West side approach
Dirt road driving
Richard and I had finished up the Hannan range Highpoint and with half a day left of good sunlight, we decided to go down and find our way to the top of Juniper Mountain. In studying Dennis Poulin's information that he posted on peakbagger, it looked like we could do it nicely from the west side. The summitpost page only discussed the east side but the author did mention that it looked like a shorter route was possible from the west side utilizing a jeep road that led up to South Juniper Springs. That turned out to be the way Dennis had gone and so with the hopes of getting a second peak in the same day, off we went in pursuit of Juniper Mountain with his information in our hands.
After leaving the trailhead at Hannah Springs, we headed back south and decided to go west on county road 7 (not signed) and aim for hitting county road 2084 and then turning south toward Juniper Mountain. We utilized Benchmark's Nevada mapbook, page 39 to see these roads. I had waypoints for the road that Dennis (see map below) used and by using them, I was able to find our way to the jeep road that is the key for accessing Juniper Mountain from the west side.
BLM road sign
Road heading in
The road leading to the jeep road was OK but the jeep road itself was a bit of a challenge. Fortunately, both of our trucks were able to make our way up to the saddle at 6200 feet that Dennis mentions in his report and I had to use 4WD lo lo to for the last section of the jeep track to make it to that area. The track beyond the saddle was out of the question although a braver driver than myself might pull it off. It was still very hot at 2 p.m. when we arrived so we decided to wait until it cooled a bit before going for the summit.
End of jeep track
Using the saddle as our trailhead, we walked up the very steep jeep road and after a half mile reached its end at a spot where an old fire ring was located. Beyond the end of the road, an animal trail of sorts headed directly up the mountain side towards the ridgeline and from there (end of the jeep track) it was a straightforward hike up the remaining 600 feet.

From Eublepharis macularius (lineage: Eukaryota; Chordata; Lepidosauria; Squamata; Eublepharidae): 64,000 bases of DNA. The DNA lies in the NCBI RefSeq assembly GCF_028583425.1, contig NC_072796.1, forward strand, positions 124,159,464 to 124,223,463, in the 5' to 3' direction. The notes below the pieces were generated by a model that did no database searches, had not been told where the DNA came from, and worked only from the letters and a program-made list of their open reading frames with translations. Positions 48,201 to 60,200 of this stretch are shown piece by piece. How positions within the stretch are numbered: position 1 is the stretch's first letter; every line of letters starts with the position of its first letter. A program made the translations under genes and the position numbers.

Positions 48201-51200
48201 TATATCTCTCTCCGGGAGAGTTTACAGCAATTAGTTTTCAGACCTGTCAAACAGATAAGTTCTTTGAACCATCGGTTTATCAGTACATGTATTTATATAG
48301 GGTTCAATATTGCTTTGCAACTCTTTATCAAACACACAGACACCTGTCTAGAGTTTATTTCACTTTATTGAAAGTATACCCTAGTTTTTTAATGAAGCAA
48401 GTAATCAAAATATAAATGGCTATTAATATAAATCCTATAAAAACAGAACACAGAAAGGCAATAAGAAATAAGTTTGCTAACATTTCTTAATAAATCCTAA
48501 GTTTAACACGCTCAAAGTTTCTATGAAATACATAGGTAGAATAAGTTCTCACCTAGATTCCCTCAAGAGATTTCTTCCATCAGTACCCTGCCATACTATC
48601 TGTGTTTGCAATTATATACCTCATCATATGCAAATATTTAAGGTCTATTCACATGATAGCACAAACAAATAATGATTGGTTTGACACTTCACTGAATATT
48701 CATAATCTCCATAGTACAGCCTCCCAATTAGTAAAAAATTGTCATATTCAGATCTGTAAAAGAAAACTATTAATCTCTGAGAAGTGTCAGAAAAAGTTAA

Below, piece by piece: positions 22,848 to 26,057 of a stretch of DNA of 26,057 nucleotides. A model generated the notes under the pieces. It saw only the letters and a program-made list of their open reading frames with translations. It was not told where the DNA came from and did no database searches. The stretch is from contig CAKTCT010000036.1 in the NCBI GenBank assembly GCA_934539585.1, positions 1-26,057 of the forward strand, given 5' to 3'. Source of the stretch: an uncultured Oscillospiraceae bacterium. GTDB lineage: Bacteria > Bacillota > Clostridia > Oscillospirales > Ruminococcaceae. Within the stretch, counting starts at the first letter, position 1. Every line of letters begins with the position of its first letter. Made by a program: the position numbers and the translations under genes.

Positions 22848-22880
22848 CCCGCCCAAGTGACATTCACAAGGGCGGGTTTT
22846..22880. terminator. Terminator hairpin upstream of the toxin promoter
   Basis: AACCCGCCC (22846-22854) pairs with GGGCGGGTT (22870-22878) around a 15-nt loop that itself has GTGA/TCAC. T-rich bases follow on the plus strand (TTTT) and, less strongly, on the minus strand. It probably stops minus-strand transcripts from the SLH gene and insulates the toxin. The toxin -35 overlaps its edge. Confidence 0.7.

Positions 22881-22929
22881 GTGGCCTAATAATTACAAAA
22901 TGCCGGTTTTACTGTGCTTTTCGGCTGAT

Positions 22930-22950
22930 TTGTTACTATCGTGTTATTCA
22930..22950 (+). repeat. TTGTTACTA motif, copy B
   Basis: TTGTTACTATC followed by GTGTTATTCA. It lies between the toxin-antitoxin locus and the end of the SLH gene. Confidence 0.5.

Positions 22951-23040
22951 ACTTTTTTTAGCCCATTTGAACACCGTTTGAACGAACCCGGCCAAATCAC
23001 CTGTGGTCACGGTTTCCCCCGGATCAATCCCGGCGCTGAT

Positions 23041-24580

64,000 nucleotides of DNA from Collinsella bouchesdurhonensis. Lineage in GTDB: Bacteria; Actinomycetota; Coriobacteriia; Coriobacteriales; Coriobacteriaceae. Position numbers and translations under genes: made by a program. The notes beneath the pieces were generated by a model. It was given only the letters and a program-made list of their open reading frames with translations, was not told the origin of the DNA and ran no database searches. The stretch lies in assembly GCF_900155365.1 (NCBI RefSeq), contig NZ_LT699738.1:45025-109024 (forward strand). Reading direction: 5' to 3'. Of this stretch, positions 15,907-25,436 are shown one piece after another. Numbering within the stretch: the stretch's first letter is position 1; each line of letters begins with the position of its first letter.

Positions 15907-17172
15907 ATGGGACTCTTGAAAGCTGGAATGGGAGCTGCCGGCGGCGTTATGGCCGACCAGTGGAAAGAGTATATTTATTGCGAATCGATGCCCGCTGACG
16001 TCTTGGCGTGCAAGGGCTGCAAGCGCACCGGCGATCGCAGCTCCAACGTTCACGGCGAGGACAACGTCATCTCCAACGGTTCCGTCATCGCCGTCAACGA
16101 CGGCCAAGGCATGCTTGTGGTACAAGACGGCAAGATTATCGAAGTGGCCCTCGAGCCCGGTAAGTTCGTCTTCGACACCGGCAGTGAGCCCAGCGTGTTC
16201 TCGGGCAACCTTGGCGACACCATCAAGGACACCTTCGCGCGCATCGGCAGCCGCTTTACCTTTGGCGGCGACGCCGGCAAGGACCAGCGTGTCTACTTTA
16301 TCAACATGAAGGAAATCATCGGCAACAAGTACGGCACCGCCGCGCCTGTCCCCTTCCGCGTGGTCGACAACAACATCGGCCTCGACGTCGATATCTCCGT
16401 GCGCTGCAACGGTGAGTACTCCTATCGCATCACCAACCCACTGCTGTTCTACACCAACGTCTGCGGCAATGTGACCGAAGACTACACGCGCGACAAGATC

It was still pretty warm despite the fact that we waited until after 4 p.m. to start but we took our time and kept hydrated. Hiking in the Nevada desert back country in August really isn't the smartest thing to do but we knew that hiking this mountain via the western approach would work out since it'd be less than 4 miles round trip and only about a thousand feet of elevation gain.
When the slope steepened after leaving the jeep track, the animal paths worked well and were connected enough to make our passage through the brush relatively easy. When we neared the top of the ridge, we headed north and after losing a few feet to a saddle area, we encountered another steep area that led us up to the summit area where we found a cairn, a benchmark and a register bottle. Actually, we found two registers but the second one was more a geocache type and was found next to some rocks about 10 feet below the summit. We enjoyed the views and signed into the register and Richard left the glass bottle containing the register protected by one of his red cans that can be found protecting glass bottle registers on just about any peak he climbs.
The summit ahead
Heading back downhill, we took the most direct way back to the little saddle thanks to our ability to boot ski some of the scree that made it easy and fast. When we reached the jeep track, we bypassed the road by taking an animal trail that went to the right of it and was a bit more direct. Reaching our vehicles, we arranged them for car camping since we decided to
spend the night on the saddle and wanted to have the advantage of the elevation to help make for a cooler night than if we had gone back down to the valley below where it was sure to be warmer.
Richard picked up the weather report for the next day and it wasn't promising for doing Black Peak, just north of us since part of the access to get to the route for that one involves driving on a dry lake bed. If it rained, that lake bed could get wet and we might not like trying to drive on it (think mud). We elected to head to Gerlach the next day and get gas and Richard could hike Pah Rum mountain, a mountain I had already climbed and I could get a nice rest day in before we went after Kumiva peak the day after that.
The sunset was spectacular. Thanks to Dennis Poulin for his shared information on peakbagger, it was appreciated by us as it allowed us to get a 2nd peak on a hot August day. As you may have figured out by now, this trip report also offers enough
information to allow you to find your way up it from the west.
Some thoughts about hiking in this area
Overall route view
If you make the long drive out into this area, you should consider getting as many peaks as time will allow. Other peaks to consider in this area:
See Northwest route
Hannan Range H.P.
Seven Troughs Peak
Also, make certain you fill up with gas before you head out and make sure your vehicle is in good shape, has high clearance, 4WD, an extra spare tire and that you have plenty of water and food. Cell coverage is non existant on the roads although I was able to get texts from some of the summits. With Verizon I had summit coverage on:
Kumiva - good coverage
Hannan Range H.P.poor
Seven Troughs - poor
Trinity - good coverage
Juniper - poor
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